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Mr. Heath: It will not have escaped the notice of the right hon. and learned Gentleman that I believe that all Ministers should be appointed from this House. That is not my party's position, but it is my position. An upper House should be free from any patronage in the form of ministerial preferment, and ministerial appointments should be drawn from the elected House. Accountability is important, but that is not the situation at present. It could be argued that ministerial appointments solely from this House would limit the number of potential applicants for the role. This will not happen in my lifetime, but there could be a Parliament in which no legally qualified Members were returned by the electorate. That would cause the Government some difficulty—although it has not happened yet, and I doubt whether it will happen in the immediate future, judging by recent experience.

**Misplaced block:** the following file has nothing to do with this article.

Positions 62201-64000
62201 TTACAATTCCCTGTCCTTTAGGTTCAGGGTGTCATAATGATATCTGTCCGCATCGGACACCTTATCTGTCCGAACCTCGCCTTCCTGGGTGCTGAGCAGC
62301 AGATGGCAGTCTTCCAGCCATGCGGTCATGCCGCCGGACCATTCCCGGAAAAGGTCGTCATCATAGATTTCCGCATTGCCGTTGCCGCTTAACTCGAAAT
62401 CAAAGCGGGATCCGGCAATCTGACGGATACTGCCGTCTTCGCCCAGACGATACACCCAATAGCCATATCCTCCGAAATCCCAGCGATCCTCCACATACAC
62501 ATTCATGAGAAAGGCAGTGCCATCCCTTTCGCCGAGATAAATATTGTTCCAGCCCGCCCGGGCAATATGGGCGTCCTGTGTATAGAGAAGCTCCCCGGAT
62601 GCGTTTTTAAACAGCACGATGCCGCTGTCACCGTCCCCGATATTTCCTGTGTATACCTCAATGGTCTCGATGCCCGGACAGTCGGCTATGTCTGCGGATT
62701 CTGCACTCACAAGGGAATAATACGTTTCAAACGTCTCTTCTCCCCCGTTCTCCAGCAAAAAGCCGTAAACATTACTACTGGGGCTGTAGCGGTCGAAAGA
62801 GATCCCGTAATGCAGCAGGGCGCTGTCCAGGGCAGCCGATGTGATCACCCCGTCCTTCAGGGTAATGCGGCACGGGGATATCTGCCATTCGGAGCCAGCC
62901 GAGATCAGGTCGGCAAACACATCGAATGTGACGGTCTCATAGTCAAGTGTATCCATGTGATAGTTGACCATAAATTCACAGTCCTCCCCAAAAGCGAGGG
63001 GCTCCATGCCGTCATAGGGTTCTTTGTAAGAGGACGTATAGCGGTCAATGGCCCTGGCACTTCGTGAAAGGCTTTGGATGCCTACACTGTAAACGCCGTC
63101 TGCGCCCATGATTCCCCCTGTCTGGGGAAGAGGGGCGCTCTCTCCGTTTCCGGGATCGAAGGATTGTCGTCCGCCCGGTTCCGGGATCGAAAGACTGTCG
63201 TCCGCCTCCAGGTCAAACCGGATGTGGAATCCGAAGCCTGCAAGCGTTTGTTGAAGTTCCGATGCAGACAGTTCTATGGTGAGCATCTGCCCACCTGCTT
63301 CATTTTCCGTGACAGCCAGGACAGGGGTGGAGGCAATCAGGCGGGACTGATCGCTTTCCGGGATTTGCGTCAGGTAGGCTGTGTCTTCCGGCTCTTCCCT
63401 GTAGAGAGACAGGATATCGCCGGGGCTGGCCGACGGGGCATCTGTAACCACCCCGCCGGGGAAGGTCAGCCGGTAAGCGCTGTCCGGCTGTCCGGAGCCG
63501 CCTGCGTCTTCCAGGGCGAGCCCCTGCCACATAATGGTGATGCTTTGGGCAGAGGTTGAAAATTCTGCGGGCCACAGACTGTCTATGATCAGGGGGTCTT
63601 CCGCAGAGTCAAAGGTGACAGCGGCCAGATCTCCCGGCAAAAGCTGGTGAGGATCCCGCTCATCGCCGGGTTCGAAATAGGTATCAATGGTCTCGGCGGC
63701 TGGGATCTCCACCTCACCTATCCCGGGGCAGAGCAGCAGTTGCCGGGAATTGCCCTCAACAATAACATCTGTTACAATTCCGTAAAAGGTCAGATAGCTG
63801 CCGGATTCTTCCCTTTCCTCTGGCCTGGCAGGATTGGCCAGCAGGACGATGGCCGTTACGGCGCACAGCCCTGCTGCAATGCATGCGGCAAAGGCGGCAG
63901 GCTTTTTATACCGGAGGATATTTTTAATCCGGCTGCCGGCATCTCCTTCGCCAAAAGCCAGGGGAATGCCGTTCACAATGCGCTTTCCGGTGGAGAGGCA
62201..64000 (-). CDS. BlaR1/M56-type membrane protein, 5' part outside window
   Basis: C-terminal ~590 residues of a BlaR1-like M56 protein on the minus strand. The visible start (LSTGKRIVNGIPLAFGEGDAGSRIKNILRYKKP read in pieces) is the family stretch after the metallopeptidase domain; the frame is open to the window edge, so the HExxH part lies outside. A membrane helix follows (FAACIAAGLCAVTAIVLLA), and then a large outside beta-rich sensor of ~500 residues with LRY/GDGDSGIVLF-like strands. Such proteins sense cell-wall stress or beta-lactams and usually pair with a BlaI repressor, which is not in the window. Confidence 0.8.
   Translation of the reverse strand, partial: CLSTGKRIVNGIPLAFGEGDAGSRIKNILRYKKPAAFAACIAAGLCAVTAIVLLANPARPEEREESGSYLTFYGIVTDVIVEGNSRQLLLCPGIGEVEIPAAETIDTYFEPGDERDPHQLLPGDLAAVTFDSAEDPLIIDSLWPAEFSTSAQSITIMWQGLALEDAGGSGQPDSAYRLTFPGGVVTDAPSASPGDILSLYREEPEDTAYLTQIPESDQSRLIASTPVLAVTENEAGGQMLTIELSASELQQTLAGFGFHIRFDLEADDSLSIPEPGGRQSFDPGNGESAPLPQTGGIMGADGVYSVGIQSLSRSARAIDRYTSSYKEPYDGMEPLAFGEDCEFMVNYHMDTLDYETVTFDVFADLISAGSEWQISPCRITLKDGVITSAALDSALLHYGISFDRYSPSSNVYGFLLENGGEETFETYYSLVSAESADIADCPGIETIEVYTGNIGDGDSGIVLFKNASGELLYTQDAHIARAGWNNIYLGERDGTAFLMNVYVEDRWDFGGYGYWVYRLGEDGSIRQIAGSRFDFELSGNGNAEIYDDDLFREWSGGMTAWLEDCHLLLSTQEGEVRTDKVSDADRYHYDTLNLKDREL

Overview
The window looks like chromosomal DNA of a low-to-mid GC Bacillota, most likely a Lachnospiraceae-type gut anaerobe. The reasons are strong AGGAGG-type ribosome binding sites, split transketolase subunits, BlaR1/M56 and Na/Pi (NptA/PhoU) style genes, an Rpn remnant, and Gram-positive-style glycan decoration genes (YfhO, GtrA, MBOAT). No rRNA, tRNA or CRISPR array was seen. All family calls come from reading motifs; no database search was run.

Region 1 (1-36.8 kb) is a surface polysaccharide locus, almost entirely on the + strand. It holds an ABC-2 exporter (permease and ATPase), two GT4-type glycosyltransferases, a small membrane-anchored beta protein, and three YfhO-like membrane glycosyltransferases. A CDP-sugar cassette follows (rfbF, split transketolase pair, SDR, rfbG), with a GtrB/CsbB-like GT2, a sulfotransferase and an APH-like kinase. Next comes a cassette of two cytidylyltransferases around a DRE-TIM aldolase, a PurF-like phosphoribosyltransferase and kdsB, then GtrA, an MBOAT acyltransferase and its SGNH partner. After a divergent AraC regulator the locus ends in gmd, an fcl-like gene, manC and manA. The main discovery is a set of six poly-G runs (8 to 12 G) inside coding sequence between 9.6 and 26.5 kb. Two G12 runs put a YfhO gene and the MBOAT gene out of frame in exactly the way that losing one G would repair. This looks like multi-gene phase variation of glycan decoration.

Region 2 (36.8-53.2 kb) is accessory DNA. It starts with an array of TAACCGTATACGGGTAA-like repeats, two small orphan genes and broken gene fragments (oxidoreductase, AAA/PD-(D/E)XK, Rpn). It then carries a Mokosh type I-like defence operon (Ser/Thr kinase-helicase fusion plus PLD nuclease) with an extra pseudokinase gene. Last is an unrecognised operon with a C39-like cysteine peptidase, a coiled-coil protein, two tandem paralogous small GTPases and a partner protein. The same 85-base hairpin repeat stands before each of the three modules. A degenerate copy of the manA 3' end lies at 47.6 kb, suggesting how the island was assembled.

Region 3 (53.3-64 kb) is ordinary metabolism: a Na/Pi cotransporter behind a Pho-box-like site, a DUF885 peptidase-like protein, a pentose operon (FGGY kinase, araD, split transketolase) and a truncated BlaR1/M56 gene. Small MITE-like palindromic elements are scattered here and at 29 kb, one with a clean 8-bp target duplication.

I have long advocated Middlesex Guildhall as the right place for the supreme court. I do not understand why anyone should consider it so self-evidently the wrong place. I understand that there are issues concerning the internal decorations of the place, difficulties with its listed building status, and the fact that the potential members of the supreme court will want a level of informality that is not entirely consistent with the rather austere and formal trappings of a court. Nevertheless, there is considerable symbolic importance to the fact that the court would be situated in Parliament square, in the centre of our democratic system, so that Parliament square would be flanked by at least four of the great estates of the realm—the House of Commons on one side, the Church in the form of Westminster abbey on another, the supreme court on another and, God help us, the Treasury on another.